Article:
“It was terrifying,” Olivia Colman says of her National Theatre debut in 2009’s England People Very Nice. “It was the first time I’d done a play for nine years. I probably should have started at a pub theatre, because it was like starting again. And I wasn’t very good.”
It’s hard to tell if Colman is just being disingenuous in her appraisal of her own performance. Best known for comedy characters in TV programmes from Peep Show to Beautiful People, in person she is warm and self-effacing but one gets the feeling that she is not particularly comfortable singing her own praises.
Nor does she particularly care for public attention when not working, preferring instead to be “what I am at home – just a mummy and a wife, and pootle around with not much hassle. I think that if you’re the lead, then you don’t get as much privacy and I really do crave that. Ideally, I’d love for my work not to be seen – which sounds very weird,” she adds with a smile.
In her new role in BBC2 comedy Rev, she plays Alex, the wife of a country vicar who has just taken over a parish in inner city London, playing opposite Tom Hollander, who created the series with writer James Wood.
“It was one of those scripts that I really wanted to do,” she says. “I liked that it was dark and truthful. Most of the rudest stuff that’s in there is straight from the mouths of real vicars and real vicars’ wives. It’s about a man who is genuinely trying to be the best person he can be. He is a soulful, religious, good man, but he’s obviously human, and he errs like humans do. It’s the normal nitty gritty of everyday life, but with a dog collar.”
The comedy had a working title throughout filming of Handle With Prayer. “All the way through, they thought we needed to come up with a different name. They were right, I think. Handle With Prayer gives you the wrong impression of what it’s about. It might suggest it’s more tame than it is. Rev seems right – he’s a modern vicar.”
A graduate of Bristol Old Vic, Colman’s comedy-heavy CV came about more by accident than design. Part of that was due to her long-running association with David Mitchell and Robert Webb, whom she met at Cambridge University through Footlights and whom she has since worked with on numerous radio and television projects, from their various sketch show series to the Channel 4 sitcom Peep Show.
At the mention of the double act, her eyes light up. “My boys!” she exclaims. She has, however, bowed out of working on any more sketch shows with them. “It was in discussion with my agent, who is much cleverer than me. She said it was quite hard to put me up for bigger roles if I was always seen doing little ones. To make that leap is blind faith.
“But I love them, I’d do anything for them, and they were very sweet about it when I said that I might have to not do Mitchell and Webb any more.”
For all the comedy roles she has been cast in, Colman clearly relishes any opportunity to present a more dramatic side. On television, her most dramatic role to date was in 2007 in The Time of Your Life, a mystery serial for ITV1.
In the near future, the dramatic side of her CV will be fleshed out with a leading role in the film Tyrannosaur. It is written and directed by Paddy Considine, whom she met when they were both working on comic film Hot Fuzz. They subsequently worked together on Shane Meadows’ comedy Le Donk and Scor-zay-zee, as well as Considine’s own short film, Dog Altogether, which won a BAFTA for Best Short Film in 2008. The new feature is, Colman says, an extension of that short.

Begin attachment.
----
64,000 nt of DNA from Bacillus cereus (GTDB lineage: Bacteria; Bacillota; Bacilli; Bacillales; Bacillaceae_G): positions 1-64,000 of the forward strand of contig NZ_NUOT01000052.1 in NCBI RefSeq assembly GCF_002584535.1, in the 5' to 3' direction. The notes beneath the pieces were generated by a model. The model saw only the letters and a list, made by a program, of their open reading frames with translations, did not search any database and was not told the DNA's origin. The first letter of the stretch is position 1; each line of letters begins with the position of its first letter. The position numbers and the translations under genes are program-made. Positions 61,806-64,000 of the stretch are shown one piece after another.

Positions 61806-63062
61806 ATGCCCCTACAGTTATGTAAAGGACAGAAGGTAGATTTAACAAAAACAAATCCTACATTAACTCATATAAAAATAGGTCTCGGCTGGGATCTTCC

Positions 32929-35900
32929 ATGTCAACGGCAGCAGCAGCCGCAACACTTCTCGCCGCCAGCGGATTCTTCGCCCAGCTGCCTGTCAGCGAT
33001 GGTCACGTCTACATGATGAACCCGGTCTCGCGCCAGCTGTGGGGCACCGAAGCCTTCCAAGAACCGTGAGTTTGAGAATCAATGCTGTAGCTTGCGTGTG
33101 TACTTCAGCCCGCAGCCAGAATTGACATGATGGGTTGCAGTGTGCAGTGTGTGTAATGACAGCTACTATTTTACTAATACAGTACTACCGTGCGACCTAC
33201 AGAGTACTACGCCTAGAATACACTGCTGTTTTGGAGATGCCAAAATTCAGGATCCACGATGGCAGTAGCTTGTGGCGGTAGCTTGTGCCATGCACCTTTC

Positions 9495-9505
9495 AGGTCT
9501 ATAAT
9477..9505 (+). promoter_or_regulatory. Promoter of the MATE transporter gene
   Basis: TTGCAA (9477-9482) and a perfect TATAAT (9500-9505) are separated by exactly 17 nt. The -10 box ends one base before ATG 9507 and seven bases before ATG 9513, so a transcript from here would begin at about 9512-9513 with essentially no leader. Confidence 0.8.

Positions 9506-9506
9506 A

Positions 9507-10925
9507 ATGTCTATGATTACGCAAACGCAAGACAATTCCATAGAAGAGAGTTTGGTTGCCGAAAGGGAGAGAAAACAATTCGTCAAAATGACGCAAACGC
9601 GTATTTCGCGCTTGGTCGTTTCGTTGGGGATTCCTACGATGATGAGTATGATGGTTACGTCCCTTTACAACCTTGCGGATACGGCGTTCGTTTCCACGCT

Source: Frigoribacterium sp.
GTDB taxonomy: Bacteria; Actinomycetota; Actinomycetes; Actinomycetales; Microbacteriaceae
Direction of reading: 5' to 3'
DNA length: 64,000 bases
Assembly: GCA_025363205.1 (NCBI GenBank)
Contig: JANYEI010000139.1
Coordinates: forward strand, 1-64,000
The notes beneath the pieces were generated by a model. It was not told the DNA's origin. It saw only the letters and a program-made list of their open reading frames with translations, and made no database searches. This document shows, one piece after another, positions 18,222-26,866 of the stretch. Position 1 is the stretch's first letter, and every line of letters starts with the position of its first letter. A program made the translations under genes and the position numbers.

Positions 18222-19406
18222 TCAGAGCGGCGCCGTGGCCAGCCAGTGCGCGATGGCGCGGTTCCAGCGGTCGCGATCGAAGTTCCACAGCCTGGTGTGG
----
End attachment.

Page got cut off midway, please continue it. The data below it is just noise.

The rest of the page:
“It’s amazing. I can’t really talk about it without sounding like a complete – am I allowed to say wanker? It was creatively extraordinary. I felt like I could die happy – it’s the job I’ve dreamt of since I was 16.
“It’s very dark. It’s domestic abuse, violence, alcoholism, it’s quite gut-wrenching. He has the most amazing ability to get into people’s emotions, which is beautiful and gripping.”
As a director, she says, Considine “could get a good performance out of a log. He just knows what to say to which person. I suppose because he’s been an actor, he knows the feeling. He knows that if you’re doing something that’s quite difficult and quite upsetting, you don’t want to do it once and then have to do it again because the lights go funny.”
Rehearsals consisted of loose blocking, with the actors not delivering their lines until shooting and also being given the freedom to move as they felt appropriate. “It was a dream,” she says warmly. “It took a while for me to get used to, because normally I stand where they tell me to and look slightly that way because it’s easier for the camera.”
While she may have been more liberated with movement, she was happier working with the dialogue as written. “I pretty much stuck to the script. It was so good, and I thought I’d definitely take it down a notch and make it not as good by improvising.”
When it comes to casting, Colman doesn’t know if she fits the mould of a traditional leading actress – “although I’m not saying to anyone, ‘don’t offer me the job’,” she laughs. Ultimately, she says, “I like working. I like the roles I’ve been able to do. I love the process of meeting everyone. Cast and crews are always, pretty much without fail, lovely. It’s very rare to find a big, unpleasant ego. You hear more about them, because it’s more interesting. You don’t hear about all the thousands of people who are perfectly lovely and doing a good job.”
- This article appeared in the July 1, 2010 issue of The Stage